Syria’s foreign ministry warned that Israel’s attacks risked dragging the region toward “total escalation” and accused Tel Aviv of striking Syria in order to “escape its internal problems through aggressions and crimes outside its borders.”

On Tuesday, Iranian Revolutionary Guard spokesman Ramazan Sharif speaking in central Tehran at the funeral processions of the slain guards pledged to avenge their deaths.

IDF Chief of Staff Herzi Halevi boasted that Israel was “ready” to attack Iran and could do so even without support from the United States. i24NEWS quoted Halevi as saying, “We are ready to act against Iran. The Israeli army has the ability to strike both in distant countries and near home.”

On Thursday afternoon, dozens of rockets were fired on Israel from Lebanon, injuring two and causing a few fires. While no organisation has taken responsibility, Israel assumed they must have been fired with Hezbollah’s approval and shelled the southern Lebanese town of al-Qlaileh. The Iran-backed militia and political group had said it would support “all measures” taken by Palestinians to defend al-Aqsa.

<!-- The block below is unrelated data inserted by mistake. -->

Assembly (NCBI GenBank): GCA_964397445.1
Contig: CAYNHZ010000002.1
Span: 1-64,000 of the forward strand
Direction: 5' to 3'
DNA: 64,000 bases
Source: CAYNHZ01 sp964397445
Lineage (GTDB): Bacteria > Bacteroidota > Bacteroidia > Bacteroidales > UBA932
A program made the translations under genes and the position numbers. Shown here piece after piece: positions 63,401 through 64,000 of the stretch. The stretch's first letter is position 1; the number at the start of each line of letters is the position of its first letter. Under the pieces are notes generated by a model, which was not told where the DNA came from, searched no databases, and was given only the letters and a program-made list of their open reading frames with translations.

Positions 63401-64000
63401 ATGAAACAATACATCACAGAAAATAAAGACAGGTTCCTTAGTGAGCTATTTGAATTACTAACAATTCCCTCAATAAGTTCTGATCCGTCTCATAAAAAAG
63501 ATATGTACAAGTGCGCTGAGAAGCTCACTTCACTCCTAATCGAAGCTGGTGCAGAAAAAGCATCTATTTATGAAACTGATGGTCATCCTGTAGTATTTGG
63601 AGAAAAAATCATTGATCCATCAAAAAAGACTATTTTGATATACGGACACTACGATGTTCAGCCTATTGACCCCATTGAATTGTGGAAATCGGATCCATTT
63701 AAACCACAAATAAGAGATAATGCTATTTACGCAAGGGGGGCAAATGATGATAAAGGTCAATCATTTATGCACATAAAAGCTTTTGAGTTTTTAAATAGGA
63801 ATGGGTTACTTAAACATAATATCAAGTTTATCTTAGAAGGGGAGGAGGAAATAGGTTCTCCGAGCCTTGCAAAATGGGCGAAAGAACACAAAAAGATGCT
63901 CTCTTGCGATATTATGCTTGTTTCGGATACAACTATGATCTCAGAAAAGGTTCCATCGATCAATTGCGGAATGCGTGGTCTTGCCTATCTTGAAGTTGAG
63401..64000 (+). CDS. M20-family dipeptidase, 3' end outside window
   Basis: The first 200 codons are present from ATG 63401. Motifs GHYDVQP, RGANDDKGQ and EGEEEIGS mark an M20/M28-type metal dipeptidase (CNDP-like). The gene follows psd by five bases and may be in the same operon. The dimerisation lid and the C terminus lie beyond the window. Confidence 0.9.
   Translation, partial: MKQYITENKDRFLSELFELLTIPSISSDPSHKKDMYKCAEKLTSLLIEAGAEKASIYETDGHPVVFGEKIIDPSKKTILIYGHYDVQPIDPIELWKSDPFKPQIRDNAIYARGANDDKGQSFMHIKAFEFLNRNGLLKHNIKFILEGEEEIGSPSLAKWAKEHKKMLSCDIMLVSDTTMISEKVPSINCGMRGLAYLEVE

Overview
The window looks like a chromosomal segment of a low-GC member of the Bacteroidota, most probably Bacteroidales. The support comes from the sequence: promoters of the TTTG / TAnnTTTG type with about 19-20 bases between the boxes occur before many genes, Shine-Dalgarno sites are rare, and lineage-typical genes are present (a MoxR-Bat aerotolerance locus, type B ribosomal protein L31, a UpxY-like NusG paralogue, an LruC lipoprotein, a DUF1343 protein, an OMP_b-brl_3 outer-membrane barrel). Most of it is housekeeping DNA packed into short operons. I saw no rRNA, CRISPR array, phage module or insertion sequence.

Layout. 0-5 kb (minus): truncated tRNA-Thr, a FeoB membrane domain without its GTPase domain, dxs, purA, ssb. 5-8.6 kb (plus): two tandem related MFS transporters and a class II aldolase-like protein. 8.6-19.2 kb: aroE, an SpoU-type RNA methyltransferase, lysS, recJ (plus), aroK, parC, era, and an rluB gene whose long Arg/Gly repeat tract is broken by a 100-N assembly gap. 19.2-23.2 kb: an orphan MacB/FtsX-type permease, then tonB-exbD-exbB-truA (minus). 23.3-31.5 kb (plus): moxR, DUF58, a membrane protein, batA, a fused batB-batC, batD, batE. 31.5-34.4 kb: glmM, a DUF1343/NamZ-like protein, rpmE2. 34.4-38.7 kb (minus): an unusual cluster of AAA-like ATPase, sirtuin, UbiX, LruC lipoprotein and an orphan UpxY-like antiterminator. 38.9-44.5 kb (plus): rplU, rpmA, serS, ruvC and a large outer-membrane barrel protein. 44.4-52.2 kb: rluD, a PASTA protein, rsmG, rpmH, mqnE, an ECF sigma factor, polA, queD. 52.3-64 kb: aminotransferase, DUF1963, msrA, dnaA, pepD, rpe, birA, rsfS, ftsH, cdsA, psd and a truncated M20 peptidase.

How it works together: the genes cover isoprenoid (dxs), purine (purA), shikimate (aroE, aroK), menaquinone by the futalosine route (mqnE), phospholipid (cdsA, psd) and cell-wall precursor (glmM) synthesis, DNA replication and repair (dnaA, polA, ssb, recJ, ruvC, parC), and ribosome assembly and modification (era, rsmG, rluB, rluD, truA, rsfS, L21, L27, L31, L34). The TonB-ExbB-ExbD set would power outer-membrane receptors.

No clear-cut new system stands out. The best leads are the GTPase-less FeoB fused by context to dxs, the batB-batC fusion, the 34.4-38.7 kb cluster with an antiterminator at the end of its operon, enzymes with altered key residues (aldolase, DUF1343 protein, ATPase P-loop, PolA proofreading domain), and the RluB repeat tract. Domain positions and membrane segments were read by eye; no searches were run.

Defence Minister Yoav Gallant, whom Netanyahu had sought to sack on March 26 for calling on him to halt the judicial overhaul because of the anger it had caused within parts of the armed forces, has now appeared alongside him. The man the self-proclaimed leaders of the opposition movement heralded as Israel’s saviour warned Iran that Israel would “not allow the Iranians and Hezbollah to attack us… We will push them out of Syria to the place they ought to be, and that is Iran.” On Wednesday, he insisted that that the IDF was preparing “for every possibility.”

Gallant’s backing of Netanyahu’s fascistic onslaught against the Palestinians and bellicosity against Hezbollah, Syria and Iran, confirms that the official opposition in no way represent an alternative to dictatorship and authoritarianism, much less to war against the Palestinians and Iran.